Can Researchers Accurately Predict Trial Outcomes?

by

Lead Investigator: Jonathan Kimmelman
Co-investigators: Jamie Brehaut, Dean Fergusson, Alex John London, David Mandel, Ian Shrier, Russell Steele

Funding Agency: Canadian Institutes of Health Research
Term: August 2013 – July 2020

Introduction

Clinical trials are saturated with risk and uncertainty. Patients confront exposure to unproven substances. Principal investigators face uncertainty about recruiting subjects. Research ethics boards encounter uncertainty about the trade-off of risk and social utility. And drug developers wager large financial sums on potentially fruitless endeavors. How these different parties manage risk and uncertainty has profound relevance for the ethical review and disclosure during informed consent, as well as, how research systems allocate limited resources for addressing questions pertaining to health-care. By definition, risk and benefit assessment involve estimating probabilities, and these projections should strive to be as accurate as possible. However, the quality of risk, benefit, and feasibility estimation in clinical trials has yet to be rigorously evaluated. This grant proposes to use techniques derived from decision sciences to determine whether investigators and independent experts can effectively forecast the risks, benefits, and feasibility of trials.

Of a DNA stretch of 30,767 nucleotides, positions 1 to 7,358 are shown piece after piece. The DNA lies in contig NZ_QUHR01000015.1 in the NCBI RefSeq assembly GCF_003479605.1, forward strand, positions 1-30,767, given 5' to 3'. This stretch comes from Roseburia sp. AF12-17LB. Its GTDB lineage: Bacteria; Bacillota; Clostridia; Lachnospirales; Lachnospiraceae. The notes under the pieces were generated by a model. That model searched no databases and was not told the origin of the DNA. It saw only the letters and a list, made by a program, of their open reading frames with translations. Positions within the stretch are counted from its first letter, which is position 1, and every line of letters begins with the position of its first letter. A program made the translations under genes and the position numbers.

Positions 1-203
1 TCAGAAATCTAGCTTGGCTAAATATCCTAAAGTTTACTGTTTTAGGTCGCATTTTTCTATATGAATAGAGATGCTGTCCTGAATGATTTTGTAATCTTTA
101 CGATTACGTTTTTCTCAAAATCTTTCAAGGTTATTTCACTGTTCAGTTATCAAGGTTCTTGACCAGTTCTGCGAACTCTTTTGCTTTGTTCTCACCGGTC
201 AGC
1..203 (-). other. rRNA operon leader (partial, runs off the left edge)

Design

We propose a study of investigator and expert reviewer forecasts in a naturalistic setting of active trials. We will use a semi-automated system to query principal investigators for these four predictions shortly after their trials appear on clinicaltrials.gov. We will also use Bayesian elicitation to compare the forecasting performance of principal investigators against a sample of independent experts, and explore how these actors arrive at forecasts. Last, we will use ethical analysis to unravel the implications of our findings for trial design, ethical review, and data monitoring.

Protections for Participants

Our protocol has been reviewed and approved by McGill’s Institutional Review Board (IRB). Questionnaires will be sent initially by email. Positive responses will be interpreted as consent. When responses are received, the predictions will be automatically recorded in our database. Participant names will be retained for follow-up purposes only and will be destroyed at the time of final analysis. No identifying information will be published.

Who We Are

This study is being led by Jonathan Kimmelman, head of the STREAM research group and associate professor in the Biomedical Ethics Unit / Social Studies of Medicine department at McGill University. The project manager is Spencer Phillips Hey, a postdoctoral fellow in the Biomedical Ethics Unit at McGill University.

Questions

Should you have questions or concerns about our study, please contact jonathan.kimmelman@mcgill.ca or spencer.hey@mcgill.ca.

BibTeX

@Manual{stream2013-327,
    title = {Can Researchers Accurately Predict Trial Outcomes?},
    journal = {STREAM research},
    author = {STREAM admin},
    address = {Montreal, Canada},
    date = 2013,
    month = sep,
    day = 17,
    url = {http://www.translationalethics.com/projects/forecast-study/}
}

MLA

STREAM admin. "Can Researchers Accurately Predict Trial Outcomes?" Web blog post. STREAM research. 17 Sep 2013. Web. 11 Dec 2018. <http://www.translationalethics.com/projects/forecast-study/>

APA

STREAM admin. (2013, Sep 17). Can Researchers Accurately Predict Trial Outcomes? [Web log post]. Retrieved from http://www.translationalethics.com/projects/forecast-study/


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